What other film, featuring a tailor just trying to eat his lunch in peace, winds up leaving an impression because the man is given enough to say? It’s quintessential Sturges and he doesn’t disappoint many of his faithful players either. Each gets a spot of their own. The private detective (Edgar Kennedy) gets a contentious visit from De Carney and turns out to be a patron of the arts. He’s a keen follower of De Carney’s oeuvre even. Sturges gives him the perfect summation of his opinions, “For me, there’s no one who handles Handel like you handle Handel.”

There are also a few choice Sturges lines that I couldn’t help but recall being recycled from other pictures such as being “left to hang on a meat hook” and the age-old favorite “nuttier than a fruitcake.”

As the director slices through the material, De Carney thrusts and waves his way through Rossini, Wagner, and Tchaikovsky. He’s so attuned to his craft, in fact, that he daydreams through each, the music setting the perfect melody to each of his mental confrontations with his wife.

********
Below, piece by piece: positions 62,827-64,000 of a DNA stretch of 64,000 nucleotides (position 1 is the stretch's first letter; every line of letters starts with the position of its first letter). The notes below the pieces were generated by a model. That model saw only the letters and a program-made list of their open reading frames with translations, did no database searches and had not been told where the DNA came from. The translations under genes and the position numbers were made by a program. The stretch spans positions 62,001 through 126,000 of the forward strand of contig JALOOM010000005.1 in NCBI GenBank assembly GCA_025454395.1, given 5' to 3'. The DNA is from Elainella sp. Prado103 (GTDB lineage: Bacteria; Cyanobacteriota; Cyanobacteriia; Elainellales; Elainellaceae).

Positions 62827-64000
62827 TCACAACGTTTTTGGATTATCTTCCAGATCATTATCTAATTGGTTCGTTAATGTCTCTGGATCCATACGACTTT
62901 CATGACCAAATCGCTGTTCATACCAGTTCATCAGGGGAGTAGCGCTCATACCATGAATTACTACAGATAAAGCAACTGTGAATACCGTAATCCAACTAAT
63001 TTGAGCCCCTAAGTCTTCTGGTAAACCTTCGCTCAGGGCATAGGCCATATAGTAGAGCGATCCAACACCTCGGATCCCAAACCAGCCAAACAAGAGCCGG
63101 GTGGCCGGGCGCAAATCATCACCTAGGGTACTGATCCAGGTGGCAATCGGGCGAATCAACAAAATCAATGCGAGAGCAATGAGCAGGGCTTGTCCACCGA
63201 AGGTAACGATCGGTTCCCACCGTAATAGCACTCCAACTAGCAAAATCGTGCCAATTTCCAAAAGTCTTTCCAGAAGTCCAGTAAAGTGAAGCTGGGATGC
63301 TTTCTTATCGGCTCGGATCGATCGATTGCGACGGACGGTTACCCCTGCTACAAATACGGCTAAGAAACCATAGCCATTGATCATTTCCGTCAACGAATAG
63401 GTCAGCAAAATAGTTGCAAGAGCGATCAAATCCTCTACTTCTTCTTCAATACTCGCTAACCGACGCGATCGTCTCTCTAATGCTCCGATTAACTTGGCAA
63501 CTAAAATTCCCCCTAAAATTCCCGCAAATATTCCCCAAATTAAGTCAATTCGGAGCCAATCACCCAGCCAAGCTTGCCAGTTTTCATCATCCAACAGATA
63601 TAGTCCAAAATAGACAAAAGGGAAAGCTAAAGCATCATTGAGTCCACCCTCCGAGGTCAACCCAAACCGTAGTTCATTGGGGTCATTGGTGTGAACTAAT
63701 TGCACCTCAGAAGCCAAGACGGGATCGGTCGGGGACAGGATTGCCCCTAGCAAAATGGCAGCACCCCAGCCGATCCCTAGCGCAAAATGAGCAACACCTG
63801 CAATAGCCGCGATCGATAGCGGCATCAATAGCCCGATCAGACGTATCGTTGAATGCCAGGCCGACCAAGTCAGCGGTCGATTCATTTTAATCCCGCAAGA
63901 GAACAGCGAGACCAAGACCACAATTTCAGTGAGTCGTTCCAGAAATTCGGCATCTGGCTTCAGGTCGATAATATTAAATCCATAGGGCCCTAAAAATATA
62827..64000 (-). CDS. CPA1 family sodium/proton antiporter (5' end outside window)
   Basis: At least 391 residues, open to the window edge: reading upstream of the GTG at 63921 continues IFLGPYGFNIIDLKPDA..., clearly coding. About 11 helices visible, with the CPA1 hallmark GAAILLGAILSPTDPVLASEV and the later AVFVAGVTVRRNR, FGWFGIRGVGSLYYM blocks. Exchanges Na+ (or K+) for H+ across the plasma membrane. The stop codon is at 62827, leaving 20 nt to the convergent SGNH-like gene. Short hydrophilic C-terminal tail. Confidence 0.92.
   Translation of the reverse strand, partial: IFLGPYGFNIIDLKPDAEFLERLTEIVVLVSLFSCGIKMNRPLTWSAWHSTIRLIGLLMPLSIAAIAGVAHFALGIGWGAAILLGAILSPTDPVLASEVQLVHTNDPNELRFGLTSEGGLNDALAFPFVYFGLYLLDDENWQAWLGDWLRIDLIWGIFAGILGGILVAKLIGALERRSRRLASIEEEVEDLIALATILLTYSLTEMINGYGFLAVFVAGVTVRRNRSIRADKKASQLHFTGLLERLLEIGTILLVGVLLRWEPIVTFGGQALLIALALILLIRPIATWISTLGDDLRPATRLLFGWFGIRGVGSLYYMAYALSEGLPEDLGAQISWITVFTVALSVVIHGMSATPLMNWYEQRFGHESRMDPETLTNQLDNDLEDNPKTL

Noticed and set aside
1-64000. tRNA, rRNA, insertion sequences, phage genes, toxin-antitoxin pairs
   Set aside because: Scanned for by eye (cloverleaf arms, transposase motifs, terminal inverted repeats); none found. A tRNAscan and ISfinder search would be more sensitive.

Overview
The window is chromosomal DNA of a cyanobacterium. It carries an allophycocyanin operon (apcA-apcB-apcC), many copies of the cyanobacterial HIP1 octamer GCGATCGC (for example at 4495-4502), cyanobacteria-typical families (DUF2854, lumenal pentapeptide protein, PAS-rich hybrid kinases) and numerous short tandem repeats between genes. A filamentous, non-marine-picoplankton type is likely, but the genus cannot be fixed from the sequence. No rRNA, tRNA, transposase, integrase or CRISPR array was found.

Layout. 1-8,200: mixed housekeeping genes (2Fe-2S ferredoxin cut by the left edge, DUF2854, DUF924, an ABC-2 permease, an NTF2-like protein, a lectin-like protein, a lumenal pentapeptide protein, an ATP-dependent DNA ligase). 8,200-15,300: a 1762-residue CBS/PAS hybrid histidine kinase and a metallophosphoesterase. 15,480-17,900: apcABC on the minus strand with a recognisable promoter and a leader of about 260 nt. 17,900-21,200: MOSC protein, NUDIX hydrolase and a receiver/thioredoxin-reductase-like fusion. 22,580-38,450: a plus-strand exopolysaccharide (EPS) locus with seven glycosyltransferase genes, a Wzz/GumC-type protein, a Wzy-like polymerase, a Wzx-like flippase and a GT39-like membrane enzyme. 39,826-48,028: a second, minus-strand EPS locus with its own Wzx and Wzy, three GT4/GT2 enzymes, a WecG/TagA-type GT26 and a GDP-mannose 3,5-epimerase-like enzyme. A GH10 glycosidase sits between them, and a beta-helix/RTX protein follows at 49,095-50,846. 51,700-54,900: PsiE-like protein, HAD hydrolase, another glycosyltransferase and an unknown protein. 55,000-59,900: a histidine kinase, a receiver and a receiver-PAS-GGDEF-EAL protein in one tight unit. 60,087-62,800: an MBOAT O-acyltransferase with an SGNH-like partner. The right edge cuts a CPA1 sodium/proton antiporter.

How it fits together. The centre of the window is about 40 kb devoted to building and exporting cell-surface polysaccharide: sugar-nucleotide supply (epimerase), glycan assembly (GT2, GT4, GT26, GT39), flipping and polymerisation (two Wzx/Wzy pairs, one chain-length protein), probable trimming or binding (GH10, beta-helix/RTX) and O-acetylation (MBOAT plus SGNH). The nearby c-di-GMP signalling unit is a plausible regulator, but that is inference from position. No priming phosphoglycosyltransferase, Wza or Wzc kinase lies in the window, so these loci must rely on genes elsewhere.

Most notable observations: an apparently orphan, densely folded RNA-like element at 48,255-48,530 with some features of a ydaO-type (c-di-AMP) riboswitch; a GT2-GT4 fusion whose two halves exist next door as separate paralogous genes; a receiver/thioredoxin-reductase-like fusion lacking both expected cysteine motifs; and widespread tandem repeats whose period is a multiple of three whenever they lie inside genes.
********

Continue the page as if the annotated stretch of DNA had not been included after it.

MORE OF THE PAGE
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The first arrangement of events is calculated yet diabolical, played to a piece booming with sweeping, all-encompassing, passionate rage. Using a voice recorder, he stages the perfect murder to entrap the other man. He ends up cackling in the courtroom with relish as he watches Tony get his sentence. It’s all too easy. Hitchcock might have been proud.

His middle piece captures the pure melancholy of the entire scenario. Both maudlin and chivalrous, as he decides the greatest act of love he can perform is to let her go to her true love while writing her a check that she might never have to work her pretty hands ever again. The final coda picks up the tempo again in a ragingly melodramatic fashion that culminates in the proposition of Russian roulette between a gentleman and his rival.